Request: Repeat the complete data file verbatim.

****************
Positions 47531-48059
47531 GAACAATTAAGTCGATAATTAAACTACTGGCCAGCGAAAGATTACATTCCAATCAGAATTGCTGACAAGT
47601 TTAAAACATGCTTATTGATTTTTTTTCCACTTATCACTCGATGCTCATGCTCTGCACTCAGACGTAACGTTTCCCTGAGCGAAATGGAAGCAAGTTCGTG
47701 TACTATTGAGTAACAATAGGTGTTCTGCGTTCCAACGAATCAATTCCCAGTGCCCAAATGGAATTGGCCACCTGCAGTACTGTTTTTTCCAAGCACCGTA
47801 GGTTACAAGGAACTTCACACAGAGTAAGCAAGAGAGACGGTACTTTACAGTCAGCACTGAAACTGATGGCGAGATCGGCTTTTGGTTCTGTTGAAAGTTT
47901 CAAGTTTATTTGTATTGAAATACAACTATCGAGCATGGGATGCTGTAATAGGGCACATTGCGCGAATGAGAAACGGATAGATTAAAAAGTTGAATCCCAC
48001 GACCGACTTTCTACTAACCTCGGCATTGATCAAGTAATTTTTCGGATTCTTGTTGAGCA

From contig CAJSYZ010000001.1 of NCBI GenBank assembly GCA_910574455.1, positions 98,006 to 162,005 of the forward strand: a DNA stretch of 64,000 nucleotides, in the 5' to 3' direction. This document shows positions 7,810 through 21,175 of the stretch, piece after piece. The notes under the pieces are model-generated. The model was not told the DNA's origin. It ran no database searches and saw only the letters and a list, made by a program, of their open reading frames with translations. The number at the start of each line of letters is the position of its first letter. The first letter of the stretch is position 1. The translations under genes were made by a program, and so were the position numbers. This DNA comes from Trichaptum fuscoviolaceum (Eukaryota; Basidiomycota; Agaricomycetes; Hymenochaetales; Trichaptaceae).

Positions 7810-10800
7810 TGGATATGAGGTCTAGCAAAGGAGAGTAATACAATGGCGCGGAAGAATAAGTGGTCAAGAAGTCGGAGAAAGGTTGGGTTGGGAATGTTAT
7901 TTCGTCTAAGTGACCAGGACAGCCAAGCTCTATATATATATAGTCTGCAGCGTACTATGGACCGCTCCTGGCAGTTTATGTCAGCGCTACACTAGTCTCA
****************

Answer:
Positions 47531-48059
47531 GAACAATTAAGTCGATAATTAAACTACTGGCCAGCGAAAGATTACATTCCAATCAGAATTGCTGACAAGT
47601 TTAAAACATGCTTATTGATTTTTTTTCCACTTATCACTCGATGCTCATGCTCTGCACTCAGACGTAACGTTTCCCTGAGCGAAATGGAAGCAAGTTCGTG
47701 TACTATTGAGTAACAATAGGTGTTCTGCGTTCCAACGAATCAATTCCCAGTGCCCAAATGGAATTGGCCACCTGCAGTACTGTTTTTTCCAAGCACCGTA
47801 GGTTACAAGGAACTTCACACAGAGTAAGCAAGAGAGACGGTACTTTACAGTCAGCACTGAAACTGATGGCGAGATCGGCTTTTGGTTCTGTTGAAAGTTT
47901 CAAGTTTATTTGTATTGAAATACAACTATCGAGCATGGGATGCTGTAATAGGGCACATTGCGCGAATGAGAAACGGATAGATTAAAAAGTTGAATCCCAC
48001 GACCGACTTTCTACTAACCTCGGCATTGATCAAGTAATTTTTCGGATTCTTGTTGAGCA

From contig CAJSYZ010000001.1 of NCBI GenBank assembly GCA_910574455.1, positions 98,006 to 162,005 of the forward strand: a DNA stretch of 64,000 nucleotides, in the 5' to 3' direction. This document shows positions 7,810 through 21,175 of the stretch, piece after piece. The notes under the pieces are model-generated. The model was not told the DNA's origin. It ran no database searches and saw only the letters and a list, made by a program, of their open reading frames with translations. The number at the start of each line of letters is the position of its first letter. The first letter of the stretch is position 1. The translations under genes were made by a program, and so were the position numbers. This DNA comes from Trichaptum fuscoviolaceum (Eukaryota; Basidiomycota; Agaricomycetes; Hymenochaetales; Trichaptaceae).

Positions 7810-10800
7810 TGGATATGAGGTCTAGCAAAGGAGAGTAATACAATGGCGCGGAAGAATAAGTGGTCAAGAAGTCGGAGAAAGGTTGGGTTGGGAATGTTAT
7901 TTCGTCTAAGTGACCAGGACAGCCAAGCTCTATATATATATAGTCTGCAGCGTACTATGGACCGCTCCTGGCAGTTTATGTCAGCGCTACACTAGTCTCA